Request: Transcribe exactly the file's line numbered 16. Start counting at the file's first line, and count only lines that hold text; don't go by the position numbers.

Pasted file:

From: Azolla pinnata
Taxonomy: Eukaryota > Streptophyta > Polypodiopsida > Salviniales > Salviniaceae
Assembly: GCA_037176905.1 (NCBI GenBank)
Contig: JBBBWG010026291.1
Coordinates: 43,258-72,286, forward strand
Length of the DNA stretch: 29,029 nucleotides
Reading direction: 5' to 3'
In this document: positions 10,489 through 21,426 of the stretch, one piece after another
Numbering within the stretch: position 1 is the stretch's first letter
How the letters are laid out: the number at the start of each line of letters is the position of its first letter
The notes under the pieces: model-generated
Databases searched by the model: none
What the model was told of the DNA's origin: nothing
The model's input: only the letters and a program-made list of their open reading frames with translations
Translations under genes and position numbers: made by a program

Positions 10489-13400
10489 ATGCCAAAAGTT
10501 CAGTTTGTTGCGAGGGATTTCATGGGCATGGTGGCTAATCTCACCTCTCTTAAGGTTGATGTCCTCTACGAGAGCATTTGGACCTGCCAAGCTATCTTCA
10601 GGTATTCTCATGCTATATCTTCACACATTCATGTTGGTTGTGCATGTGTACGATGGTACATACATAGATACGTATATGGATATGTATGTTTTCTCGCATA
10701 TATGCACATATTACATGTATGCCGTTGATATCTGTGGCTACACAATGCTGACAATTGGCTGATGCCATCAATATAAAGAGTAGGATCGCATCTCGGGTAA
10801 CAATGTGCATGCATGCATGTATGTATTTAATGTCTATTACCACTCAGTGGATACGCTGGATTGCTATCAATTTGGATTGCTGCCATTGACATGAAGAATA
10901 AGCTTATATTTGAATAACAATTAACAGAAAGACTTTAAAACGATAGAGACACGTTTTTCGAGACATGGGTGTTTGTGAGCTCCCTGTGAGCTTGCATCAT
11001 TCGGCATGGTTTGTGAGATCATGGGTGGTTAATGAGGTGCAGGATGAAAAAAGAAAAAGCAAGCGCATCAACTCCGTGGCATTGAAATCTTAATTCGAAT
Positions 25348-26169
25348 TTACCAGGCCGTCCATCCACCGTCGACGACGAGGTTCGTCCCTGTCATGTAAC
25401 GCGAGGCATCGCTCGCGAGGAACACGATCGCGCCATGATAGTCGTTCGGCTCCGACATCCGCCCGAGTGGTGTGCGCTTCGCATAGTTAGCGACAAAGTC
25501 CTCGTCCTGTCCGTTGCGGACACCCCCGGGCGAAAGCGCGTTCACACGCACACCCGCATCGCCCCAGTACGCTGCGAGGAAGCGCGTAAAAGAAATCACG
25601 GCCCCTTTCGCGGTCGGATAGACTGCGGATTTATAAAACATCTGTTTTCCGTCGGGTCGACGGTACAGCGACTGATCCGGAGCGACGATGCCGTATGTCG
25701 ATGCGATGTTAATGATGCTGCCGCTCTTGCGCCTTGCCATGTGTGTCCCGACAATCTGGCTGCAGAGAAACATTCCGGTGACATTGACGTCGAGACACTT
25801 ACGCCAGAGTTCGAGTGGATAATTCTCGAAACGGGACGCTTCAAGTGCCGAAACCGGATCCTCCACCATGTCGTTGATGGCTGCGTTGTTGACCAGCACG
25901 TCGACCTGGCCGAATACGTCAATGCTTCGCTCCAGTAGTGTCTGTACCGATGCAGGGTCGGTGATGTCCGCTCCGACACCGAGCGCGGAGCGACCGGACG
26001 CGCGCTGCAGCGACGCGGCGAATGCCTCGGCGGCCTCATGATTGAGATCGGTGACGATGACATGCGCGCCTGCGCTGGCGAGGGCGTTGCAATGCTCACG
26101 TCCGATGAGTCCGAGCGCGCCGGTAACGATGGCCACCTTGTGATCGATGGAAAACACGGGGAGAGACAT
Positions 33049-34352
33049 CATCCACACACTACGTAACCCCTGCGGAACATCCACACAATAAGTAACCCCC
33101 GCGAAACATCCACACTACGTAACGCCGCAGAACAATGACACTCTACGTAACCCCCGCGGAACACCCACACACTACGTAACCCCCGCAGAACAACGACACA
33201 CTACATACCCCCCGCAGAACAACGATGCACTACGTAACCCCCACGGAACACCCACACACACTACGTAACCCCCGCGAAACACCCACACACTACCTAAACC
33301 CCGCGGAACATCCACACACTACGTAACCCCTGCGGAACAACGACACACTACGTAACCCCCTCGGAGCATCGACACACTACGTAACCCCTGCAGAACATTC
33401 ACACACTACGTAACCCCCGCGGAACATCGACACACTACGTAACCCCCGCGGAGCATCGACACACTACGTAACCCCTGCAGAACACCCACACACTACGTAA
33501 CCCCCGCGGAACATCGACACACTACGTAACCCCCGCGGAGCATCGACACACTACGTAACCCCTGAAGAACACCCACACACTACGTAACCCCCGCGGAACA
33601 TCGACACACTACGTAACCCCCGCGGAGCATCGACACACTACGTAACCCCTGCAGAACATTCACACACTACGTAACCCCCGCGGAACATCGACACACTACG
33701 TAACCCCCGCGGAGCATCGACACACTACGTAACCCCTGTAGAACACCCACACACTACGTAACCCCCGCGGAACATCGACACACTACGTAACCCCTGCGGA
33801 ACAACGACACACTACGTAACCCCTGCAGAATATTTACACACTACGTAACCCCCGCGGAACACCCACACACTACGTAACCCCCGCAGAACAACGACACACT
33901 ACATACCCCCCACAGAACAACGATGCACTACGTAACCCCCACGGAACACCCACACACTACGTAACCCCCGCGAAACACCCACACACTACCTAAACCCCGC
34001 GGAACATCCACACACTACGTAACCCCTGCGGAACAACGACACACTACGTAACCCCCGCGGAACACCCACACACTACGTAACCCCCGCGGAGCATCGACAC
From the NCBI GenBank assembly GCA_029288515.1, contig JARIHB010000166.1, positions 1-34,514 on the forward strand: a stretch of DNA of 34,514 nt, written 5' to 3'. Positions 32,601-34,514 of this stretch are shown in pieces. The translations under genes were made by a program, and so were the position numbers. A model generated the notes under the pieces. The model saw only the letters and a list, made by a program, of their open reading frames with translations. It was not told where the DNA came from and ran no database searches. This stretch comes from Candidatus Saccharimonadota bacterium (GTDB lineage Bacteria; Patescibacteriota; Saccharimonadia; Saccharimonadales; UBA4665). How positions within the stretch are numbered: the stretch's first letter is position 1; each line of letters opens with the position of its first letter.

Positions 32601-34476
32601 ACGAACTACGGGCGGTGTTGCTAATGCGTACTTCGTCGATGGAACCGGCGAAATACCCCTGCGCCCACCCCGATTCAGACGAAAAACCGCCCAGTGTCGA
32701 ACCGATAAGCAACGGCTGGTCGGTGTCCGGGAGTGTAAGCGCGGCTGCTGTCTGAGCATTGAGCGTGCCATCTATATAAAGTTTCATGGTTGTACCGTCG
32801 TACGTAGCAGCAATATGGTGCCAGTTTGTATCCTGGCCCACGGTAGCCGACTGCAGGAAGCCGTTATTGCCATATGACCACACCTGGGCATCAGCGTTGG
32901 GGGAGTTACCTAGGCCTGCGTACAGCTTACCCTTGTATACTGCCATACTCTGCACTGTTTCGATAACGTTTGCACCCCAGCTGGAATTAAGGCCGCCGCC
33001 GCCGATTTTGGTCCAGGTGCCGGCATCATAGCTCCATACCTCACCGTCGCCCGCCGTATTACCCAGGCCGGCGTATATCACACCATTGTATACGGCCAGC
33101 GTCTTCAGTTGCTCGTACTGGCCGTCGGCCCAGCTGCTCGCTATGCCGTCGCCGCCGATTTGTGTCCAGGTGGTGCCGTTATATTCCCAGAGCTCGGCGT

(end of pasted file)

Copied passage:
Positions 10489-13400